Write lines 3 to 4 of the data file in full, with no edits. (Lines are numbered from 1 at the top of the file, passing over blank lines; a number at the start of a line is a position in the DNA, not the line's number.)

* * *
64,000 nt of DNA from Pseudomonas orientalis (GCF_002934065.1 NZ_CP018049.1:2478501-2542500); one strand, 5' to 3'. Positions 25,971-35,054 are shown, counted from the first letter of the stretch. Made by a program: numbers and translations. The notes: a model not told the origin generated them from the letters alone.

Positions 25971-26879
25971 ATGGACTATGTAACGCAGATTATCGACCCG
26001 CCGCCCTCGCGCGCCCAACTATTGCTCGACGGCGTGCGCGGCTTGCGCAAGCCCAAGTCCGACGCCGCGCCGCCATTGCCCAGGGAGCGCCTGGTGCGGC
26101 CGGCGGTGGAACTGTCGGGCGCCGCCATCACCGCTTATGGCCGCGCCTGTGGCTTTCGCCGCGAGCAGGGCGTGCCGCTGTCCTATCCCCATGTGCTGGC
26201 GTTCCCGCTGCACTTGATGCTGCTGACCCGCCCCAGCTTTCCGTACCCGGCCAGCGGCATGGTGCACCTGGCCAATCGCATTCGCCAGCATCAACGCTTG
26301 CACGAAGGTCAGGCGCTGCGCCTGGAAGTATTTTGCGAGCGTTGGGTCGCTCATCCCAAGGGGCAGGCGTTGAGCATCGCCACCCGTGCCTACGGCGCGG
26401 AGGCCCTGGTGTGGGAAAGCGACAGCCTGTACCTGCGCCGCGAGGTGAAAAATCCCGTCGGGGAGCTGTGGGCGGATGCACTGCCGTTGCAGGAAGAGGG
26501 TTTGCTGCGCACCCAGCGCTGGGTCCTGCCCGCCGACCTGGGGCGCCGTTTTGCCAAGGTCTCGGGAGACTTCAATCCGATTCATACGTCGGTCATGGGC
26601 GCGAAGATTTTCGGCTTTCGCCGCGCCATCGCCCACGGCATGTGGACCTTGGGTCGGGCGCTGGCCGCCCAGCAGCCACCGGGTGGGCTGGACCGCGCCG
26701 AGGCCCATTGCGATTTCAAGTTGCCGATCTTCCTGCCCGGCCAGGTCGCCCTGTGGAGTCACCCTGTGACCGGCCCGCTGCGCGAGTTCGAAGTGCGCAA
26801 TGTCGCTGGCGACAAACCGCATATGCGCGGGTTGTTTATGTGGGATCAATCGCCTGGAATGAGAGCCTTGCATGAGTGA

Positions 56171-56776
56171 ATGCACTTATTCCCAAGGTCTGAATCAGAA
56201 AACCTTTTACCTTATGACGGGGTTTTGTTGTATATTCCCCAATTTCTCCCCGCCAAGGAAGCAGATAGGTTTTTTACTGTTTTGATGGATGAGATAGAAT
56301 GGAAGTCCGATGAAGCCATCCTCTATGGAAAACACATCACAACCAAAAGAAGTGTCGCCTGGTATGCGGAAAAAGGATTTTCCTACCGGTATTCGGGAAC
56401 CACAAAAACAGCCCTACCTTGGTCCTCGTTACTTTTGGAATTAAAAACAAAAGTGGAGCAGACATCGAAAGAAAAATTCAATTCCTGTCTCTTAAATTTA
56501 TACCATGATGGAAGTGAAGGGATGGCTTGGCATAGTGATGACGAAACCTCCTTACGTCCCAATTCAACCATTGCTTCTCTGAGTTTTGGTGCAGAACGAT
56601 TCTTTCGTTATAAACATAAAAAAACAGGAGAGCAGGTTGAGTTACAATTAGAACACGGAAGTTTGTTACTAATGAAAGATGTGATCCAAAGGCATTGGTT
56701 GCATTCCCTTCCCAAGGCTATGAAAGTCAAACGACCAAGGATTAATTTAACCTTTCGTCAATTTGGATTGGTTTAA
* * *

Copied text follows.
25971 ATGGACTATGTAACGCAGATTATCGACCCG
26001 CCGCCCTCGCGCGCCCAACTATTGCTCGACGGCGTGCGCGGCTTGCGCAAGCCCAAGTCCGACGCCGCGCCGCCATTGCCCAGGGAGCGCCTGGTGCGGC